Saturday, February 20, 2010

Citric Acid

citric acidCitric acid is a weak organic acid, and it is a natural preservative and is also used to add an acidic, or sour, taste to foods and soft drinks. In biochemistry, it is important as an intermediate in the citric acid cycle and therefore occurs in the metabolism of virtually all living things. It can also be used as an environmentally benign cleaning agent. Citric acid exists in greater than trace amounts in a variety of fruits and vegetables, most notably citrus fruits. Lemons and limes have particularly high concentrations of the acid; it can constitute as much as 8% of the dry weight of these fruits (about 47 g/L in the juices[3]). The concentrations of citric acid in citrus fruits range from 0.005 mol/L for oranges and grapefruits to 0.30 mol/L in lemons and limes. Within species these values vary depending on the cultivar and the circumstances in which the fruit was grown.

At room temperature, citric acid is a white crystalline powder. It can exist either in an anhydrous (water-free) form or as a monohydrate. The anhydrous form crystallizes from hot water, where as the monohydrate forms when citric acid is crystallized from cold water. The monohydrate can be converted to the anhydrous form by heating above 78 °C. Citric acid also dissolves in absolute (anhydrous) ethanol (76 parts of citric acid per 100 parts of ethanol) at 15 degrees Celsius.  In chemical structure, citric acid shares the properties of other carboxylic acids. When heated above 175°C, it decomposes through the loss of carbon dioxide and water. Citric acid leaves a white crystalline precipitate. Citric acid is a slightly stronger acid than typical carboxylic acids because the anion can be stabilised by intramolecular hydrogen-bonding from other protic groups on citric acid.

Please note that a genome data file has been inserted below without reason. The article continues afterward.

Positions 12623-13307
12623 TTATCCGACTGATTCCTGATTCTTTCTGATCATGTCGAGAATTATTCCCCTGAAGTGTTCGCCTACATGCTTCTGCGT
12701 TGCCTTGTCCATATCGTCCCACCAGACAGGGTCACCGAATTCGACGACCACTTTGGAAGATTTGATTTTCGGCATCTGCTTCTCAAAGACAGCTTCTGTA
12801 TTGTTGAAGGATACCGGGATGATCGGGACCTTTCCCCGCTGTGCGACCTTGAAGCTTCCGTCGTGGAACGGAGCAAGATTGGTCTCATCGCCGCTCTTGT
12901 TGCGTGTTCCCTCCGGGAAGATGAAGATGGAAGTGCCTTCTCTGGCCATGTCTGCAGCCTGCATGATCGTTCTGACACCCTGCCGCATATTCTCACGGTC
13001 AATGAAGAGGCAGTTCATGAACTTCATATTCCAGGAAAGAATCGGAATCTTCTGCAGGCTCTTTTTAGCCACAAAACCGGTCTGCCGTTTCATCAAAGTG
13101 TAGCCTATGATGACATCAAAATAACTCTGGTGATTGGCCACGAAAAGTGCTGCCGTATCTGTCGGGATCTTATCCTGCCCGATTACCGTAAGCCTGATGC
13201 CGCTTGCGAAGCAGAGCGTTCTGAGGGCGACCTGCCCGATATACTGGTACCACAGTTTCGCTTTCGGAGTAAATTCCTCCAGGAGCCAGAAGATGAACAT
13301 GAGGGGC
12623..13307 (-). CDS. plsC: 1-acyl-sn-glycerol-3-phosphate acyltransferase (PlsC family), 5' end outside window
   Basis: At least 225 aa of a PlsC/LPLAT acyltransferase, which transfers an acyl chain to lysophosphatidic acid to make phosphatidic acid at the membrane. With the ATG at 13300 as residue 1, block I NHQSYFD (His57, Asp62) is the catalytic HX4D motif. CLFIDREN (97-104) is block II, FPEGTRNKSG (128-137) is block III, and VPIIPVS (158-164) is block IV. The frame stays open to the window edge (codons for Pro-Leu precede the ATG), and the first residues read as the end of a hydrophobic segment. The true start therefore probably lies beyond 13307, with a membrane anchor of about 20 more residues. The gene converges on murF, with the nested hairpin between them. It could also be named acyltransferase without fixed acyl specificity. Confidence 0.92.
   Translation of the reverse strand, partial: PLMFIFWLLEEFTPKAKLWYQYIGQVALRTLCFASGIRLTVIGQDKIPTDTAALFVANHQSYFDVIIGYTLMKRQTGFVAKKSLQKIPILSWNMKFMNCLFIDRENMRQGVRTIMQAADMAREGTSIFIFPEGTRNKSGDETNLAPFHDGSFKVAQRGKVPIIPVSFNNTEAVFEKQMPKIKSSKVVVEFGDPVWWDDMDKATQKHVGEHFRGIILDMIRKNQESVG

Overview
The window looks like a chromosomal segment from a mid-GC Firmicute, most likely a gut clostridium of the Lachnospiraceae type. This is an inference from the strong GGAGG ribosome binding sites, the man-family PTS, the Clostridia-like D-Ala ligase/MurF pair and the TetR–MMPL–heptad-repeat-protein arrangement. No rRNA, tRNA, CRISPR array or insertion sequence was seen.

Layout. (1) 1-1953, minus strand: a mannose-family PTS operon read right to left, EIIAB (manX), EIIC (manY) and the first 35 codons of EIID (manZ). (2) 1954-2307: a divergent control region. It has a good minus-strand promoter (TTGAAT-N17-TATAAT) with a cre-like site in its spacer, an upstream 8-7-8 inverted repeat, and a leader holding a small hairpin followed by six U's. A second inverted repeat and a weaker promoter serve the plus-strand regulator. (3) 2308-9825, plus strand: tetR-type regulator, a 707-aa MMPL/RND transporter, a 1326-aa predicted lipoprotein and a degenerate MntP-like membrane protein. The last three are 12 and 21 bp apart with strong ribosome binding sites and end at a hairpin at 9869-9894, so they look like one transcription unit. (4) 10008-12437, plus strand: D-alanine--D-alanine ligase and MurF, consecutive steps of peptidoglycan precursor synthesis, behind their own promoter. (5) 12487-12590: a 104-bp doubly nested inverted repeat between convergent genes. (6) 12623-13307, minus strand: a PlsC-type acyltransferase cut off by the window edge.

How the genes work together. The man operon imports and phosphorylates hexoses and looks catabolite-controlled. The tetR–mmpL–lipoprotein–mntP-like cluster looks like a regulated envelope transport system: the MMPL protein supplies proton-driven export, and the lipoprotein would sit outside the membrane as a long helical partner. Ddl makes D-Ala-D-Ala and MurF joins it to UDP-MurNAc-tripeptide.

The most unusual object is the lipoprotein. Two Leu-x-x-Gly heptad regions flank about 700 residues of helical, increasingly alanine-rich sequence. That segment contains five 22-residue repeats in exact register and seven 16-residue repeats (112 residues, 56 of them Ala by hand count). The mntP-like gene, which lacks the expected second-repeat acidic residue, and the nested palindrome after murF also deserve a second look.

Some applications : 

  • food additive
  • water softening
  • ingredients in cleaning solutions
  • meat tenderizer

This ingredient is use in formulating:

Source:  wikipedia